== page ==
The wide-array of sneakers that emerged from these new skate-specific footwear companies helped define skate style for much of the next decade. A cross between popular basketball shoes and tactical equipment, skate shoes created a defining niche for skaters. Guy Mariano’s pro shoe for Axion footwear appeared wholly different from anything else on the market, and was immediately identifiable as a “skate shoe.” Eric Koston’s pro shoes for éS acheieve similar effects. Philadelphia skaters Stevie Williams and Josh Kalis were perhaps most emblematic of this new trend. Kalis transformed DC’s Lynx sneaker into a must-have in 1998, the shoe barely peaking out of his massively baggy jeans as he skated Love Park. By sponsoring some of the most prolific street skaters, DC was briefly synonymous with street skating, with affiliated pro-models defining the fat tongue, bulky sneaker era.
As skating transitioned from counterculture to mainstream, the bulky shoes of the ‘90s and early 2000s fell out of favor. Suddenly widely accepted—as concerned with aesthetic as with technicality—the movement reverted to more traditionally good-looking sneakers in the mid 2000s, with vulcanized Vans, Nike, adidas and Converse suddenly at the center of skate culture. To be sure, the mass proliferation of chunky skate shoes, from Avril Lavigne album covers to Fred Durst performances to posers in those inverted E Etnies Cinch did not help, relegating what was once cool to a blip in skate history. Influenced by figures like the late Dylan Rieder and Jason Dill, skaters returned to low profile looks, introducing the wave of cropped Dickies and Chuck Taylor’s that have dominated skate fashion for the better part of the last decade.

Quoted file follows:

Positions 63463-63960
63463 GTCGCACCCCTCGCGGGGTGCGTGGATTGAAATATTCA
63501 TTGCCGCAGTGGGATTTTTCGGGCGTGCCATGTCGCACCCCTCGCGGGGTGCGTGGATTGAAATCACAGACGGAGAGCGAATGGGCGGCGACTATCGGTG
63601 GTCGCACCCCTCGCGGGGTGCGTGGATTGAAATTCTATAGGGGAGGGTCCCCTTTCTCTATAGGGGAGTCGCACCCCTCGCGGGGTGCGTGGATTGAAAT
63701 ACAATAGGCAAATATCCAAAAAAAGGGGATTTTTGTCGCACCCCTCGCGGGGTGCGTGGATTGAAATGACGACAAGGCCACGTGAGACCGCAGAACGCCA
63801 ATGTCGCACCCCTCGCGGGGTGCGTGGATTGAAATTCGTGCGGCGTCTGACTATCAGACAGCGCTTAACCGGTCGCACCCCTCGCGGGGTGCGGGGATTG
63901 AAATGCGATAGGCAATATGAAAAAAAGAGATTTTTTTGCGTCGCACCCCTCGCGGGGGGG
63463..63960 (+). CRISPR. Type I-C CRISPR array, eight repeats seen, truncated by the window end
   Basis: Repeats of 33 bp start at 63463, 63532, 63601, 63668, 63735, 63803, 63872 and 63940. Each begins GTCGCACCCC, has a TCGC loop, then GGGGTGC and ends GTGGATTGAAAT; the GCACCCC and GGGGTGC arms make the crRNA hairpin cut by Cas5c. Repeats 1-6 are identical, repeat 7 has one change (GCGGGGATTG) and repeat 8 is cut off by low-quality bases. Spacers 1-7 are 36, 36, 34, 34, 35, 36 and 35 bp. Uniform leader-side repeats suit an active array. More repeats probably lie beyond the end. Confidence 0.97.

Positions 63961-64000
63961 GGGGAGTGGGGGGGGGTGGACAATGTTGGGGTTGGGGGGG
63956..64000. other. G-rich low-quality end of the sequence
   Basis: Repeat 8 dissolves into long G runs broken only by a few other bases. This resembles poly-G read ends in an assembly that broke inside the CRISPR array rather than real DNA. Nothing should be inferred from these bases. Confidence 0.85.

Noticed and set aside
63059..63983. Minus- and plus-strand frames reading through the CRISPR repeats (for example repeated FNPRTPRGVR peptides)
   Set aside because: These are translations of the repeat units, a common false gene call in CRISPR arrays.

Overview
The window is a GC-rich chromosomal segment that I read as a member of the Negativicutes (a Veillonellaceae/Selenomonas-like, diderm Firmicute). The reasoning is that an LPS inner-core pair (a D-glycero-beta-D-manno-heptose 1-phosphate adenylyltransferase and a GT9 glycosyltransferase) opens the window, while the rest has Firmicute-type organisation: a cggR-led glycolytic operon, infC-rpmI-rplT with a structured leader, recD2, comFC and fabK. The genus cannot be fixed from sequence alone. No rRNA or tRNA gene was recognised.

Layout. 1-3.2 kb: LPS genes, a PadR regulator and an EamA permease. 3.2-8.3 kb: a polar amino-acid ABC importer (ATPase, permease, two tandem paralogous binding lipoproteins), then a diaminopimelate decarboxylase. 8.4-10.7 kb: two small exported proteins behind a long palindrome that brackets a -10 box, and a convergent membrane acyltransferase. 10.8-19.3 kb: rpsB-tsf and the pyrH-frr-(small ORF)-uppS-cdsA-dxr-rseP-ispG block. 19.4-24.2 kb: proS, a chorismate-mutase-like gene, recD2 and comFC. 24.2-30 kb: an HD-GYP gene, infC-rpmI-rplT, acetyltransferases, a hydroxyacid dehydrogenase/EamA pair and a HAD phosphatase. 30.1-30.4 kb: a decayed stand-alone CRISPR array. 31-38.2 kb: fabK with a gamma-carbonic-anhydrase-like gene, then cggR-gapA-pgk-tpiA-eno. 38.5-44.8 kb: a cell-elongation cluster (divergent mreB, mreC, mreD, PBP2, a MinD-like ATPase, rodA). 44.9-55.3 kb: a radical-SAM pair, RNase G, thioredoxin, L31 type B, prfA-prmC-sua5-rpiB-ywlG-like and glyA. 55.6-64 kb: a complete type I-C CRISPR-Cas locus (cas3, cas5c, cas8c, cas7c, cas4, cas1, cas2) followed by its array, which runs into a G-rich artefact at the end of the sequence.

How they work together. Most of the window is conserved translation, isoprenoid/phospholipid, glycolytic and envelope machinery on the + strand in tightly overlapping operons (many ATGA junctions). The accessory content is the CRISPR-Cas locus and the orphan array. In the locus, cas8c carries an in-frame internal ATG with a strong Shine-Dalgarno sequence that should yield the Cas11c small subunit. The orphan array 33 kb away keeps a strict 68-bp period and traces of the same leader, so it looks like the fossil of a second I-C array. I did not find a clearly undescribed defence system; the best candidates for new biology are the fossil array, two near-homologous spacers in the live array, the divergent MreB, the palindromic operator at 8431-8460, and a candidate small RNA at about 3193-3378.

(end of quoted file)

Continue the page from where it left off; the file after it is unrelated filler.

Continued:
Yet, over the last year the hypertechnical silhouettes reminiscent DC Shoes’ heyday are once again en vogue. The return of paneled chunky skate sneakers at a time when the fashion industry is inundated with late ‘90s trends is no coincidence. Skate history runs almost parallel to fashion, with occasional overlap inevitable. With bulky “dad” shoes at must for every luxury brand from Fendi to Valentino, there’s clearly more at play than simply an homage to New Balanace 998’s and Salomon hikers. When one looks at a Balenciaga Triple S or a Yeezy Boost 700, functionality, maybe even superfluous functionality, takes center stage. Sure, the connection to, say, Nike Air Monarchs is apparent, however with the renewed interest and newfound cultural relevance of skating and streetwear, there is no doubt that the Osiris D3 and éS are just as large an influence. This new wave of chunky sneaker—like their skate predecessors—feature big soles, fanciful stitching, and multiple mesh patterns, all suggesting purpose without any actual benefits.
While we are unlikely to see Kanye rock éS Muska’s or Demna skate a pair of Emerica’s, the reality that skating—as much a ‘90s staple as any—has had a formative effect on current dad sneakers cannot be questioned. While skaters are no longer rocking three-pound foam cushions on their feet, the fashion world (who lack the sort of athletic demands the sport requires) will no doubt continue to co-opt some of skate history’s questionable stylistic choices. As we continue to dive deeper into this ‘90s revival, no prevalent sub-culture is safe.